Mexico & Central America

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    Big promises, few details: the uncertain future of Mexican healthcare under AMLO

Big promises, few details: the uncertain future of Mexican healthcare under AMLO

Though Mexico’s Seguro Popular public health-insurance scheme has been a great success, system fragmentation, underfunding, coverage limitations, and corruption remain serious challenges. AMLO appears to have the will to reform both the scheme and wider Mexican healthcare, but the way is far less obvious, write Rocio Nava and Emily Adrion (University of Edinburgh).

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    Llamando la muerte por su nombre: rompiendo el silencio del Archivo de la Policía Nacional de Guatemala

Llamando la muerte por su nombre: rompiendo el silencio del Archivo de la Policía Nacional de Guatemala

El análisis cuantitativo del “big data” histórico puede contribuir a explicar cómo las prácticas de generación de registros en torno a la muerte facilitaron las políticas de represión y control, escribe Tamy Guberek (University of Michigan).

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    El Plan Nacional de AMLO para México es motivo de optimismo

El Plan Nacional de AMLO para México es motivo de optimismo

López Obrador y su equipo multidisciplinario proponen políticas económicas y sociales inclusivas que buscan reactivar la inversión y mejorar la competitividad y la equidad. Pero también explican cómo estas políticas se financiarán a través de reducciones en costos operativos y medidas anticorrupción, escribe Graciana del Castillo (CUNY).

AMLO’s National Plan for Mexico is a cause for optimism

López Obrador and his multidisciplinary team propose inclusive economic and social policies that aim to reactivate investment and make the Mexican economy more competitive and equitable. Crucially, he also explains how such policies will be financed through reductions in operational costs and in corruption, writes Graciana del Castillo (City University of New York).

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    The massive economic cost of violence in Mexico must be matched by higher public spending

The massive economic cost of violence in Mexico must be matched by higher public spending

The financial burden of violence for the Mexican economy will require a significant adjustment to the federal government’s internal security expenditure, irrespective of who wins the upcoming election, write Mohib Iqbal and José Luengo Cabrera (Institute for Economics and Peace).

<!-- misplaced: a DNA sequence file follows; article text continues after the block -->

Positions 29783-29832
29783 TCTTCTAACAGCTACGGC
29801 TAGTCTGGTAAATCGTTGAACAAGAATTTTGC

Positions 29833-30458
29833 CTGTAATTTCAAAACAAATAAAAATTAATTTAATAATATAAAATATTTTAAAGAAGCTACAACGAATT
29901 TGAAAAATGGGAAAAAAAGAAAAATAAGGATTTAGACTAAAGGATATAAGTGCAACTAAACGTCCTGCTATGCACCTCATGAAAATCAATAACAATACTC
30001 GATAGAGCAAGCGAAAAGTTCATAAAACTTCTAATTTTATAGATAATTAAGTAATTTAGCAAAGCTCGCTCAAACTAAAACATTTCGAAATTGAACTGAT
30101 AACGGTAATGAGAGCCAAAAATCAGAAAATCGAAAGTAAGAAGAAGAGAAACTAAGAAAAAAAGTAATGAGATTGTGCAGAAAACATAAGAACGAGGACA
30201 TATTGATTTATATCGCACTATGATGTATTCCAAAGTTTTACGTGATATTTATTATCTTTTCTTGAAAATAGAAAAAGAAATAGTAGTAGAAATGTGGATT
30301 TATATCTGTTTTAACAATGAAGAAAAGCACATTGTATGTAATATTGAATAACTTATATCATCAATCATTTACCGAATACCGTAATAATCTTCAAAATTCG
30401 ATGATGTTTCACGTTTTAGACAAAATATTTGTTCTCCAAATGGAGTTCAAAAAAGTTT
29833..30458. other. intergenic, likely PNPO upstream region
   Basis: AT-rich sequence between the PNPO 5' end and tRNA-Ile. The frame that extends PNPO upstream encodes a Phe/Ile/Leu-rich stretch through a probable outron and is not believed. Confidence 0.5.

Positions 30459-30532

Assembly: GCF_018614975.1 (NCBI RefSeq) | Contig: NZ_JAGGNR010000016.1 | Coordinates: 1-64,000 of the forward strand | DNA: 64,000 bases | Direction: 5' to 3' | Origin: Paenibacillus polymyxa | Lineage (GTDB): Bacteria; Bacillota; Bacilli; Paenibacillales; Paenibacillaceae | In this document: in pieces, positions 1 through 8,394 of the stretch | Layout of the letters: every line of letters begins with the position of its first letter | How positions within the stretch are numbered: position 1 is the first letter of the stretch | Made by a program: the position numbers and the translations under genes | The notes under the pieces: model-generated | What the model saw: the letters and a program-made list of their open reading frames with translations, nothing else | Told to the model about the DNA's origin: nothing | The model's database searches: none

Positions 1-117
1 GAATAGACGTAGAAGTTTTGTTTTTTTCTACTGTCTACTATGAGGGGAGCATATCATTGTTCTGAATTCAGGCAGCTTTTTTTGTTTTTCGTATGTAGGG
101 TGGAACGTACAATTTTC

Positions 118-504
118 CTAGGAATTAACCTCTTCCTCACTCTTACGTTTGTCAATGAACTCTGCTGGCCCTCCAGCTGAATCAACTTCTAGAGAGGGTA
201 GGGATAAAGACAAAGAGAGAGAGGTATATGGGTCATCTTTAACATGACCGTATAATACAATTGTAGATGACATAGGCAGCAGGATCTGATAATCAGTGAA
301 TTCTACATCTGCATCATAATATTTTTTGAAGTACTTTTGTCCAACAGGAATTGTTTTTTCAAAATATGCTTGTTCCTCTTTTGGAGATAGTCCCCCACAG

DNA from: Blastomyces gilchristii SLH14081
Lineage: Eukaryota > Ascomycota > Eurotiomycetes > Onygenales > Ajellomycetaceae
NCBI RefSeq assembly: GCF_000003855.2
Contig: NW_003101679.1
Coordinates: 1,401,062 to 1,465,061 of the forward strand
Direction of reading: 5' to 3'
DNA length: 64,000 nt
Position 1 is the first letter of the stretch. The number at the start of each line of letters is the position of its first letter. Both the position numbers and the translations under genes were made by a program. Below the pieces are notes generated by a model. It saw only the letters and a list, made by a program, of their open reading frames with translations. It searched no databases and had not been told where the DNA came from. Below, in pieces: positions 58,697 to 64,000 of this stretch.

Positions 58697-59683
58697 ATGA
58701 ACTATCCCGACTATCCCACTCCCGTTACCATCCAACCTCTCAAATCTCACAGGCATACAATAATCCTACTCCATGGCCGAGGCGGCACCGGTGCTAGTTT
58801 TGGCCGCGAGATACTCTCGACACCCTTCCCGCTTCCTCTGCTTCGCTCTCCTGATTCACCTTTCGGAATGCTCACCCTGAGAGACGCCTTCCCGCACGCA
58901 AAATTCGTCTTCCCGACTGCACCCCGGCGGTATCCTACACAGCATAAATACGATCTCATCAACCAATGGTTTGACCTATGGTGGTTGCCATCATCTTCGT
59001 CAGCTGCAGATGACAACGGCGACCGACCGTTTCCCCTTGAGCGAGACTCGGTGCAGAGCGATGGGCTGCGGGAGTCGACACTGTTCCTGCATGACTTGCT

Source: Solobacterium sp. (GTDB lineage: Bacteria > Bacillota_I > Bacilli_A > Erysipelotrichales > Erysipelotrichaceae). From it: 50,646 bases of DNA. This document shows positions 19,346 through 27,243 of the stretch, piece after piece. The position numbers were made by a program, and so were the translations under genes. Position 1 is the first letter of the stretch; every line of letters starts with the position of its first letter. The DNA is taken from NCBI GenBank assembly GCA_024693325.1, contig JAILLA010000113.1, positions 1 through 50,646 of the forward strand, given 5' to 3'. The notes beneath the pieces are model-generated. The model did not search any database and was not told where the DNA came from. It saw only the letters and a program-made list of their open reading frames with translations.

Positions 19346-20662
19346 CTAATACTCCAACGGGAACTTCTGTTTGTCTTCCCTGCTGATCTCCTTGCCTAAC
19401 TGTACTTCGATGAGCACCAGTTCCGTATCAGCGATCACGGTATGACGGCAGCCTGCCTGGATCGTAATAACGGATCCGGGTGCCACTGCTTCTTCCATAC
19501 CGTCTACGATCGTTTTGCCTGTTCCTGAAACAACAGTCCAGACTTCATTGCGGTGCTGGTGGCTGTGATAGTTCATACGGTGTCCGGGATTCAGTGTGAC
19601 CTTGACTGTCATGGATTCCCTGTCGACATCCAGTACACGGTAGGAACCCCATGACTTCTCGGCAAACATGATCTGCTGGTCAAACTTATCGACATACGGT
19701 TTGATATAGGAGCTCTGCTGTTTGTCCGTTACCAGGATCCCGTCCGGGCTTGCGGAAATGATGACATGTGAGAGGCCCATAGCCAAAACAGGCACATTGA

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    Despite reform, Mexico’s 2018 election is business as usual

Despite reform, Mexico’s 2018 election is business as usual

On paper the 2018 Mexican presidential election should benefit from recent reforms that sought to improve electoral conditions. But the reality of campaigns awash with dark money, widespread vote buying, toothless electoral institutions, weak democratic processes within parties, and independents that aren’t very independent suggests that little has really changed, writes Rodrigo Aguilera.

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    Religion, the state, and the states explain why Mexico has stronger LGBT rights than the US

Religion, the state, and the states explain why Mexico has stronger LGBT rights than the US

New research reveals the puzzling finding that Mexico has offered greater legal equality for LGBT people for a longer period of time than the United States. This can be explained by the wider separation of church and state in Mexican politics and the strong importance of human rights in new democracies. At the subnational level, states with more LGBT organisations […]

Strengthening rural value chains in Latin America

Global actors can interact along local value chains through international trade and foreign direct investment flows. By leveraging the value-chain approach for rural areas, recent policies have led to economic and social upgrading in Latin America, writes Ramón Padilla Pérez (UN Economic Commission for Latin America and the Caribbean).

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    El Salvador elections 2018: security, migration, and the beginning of the end for two-party rule

El Salvador elections 2018: security, migration, and the beginning of the end for two-party rule

El Salvador’s legislative and municipal elections on Sunday, 4 March, 2018, kick off an election cycle that will stretch through to next year’s presidential ballot. A desperate security situation, threats to Salvadoran migrants in the US, and a growing generation gap in traditional parties could mean a bumpy ride for the country’s politics, writes Adrian Bergmann (Central American University).

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    Femicide in Ciudad Juárez is enabled by the regulation of gender, justice, and production in Mexico

Femicide in Ciudad Juárez is enabled by the regulation of gender, justice, and production in Mexico

Ciudad Juárez operates as a necropolis where femicide legislation coexists with reductionist and patriarchal approaches to gender violence. The victims of killings and disappearances are presented as prostitutes, and those who investigate are seen to be staining the city’s good name. Mexico’s lax justice system and the free-trade zones of the maquiladora industry provide the enabling context, writes María Encarnación López (London Metropolitan University).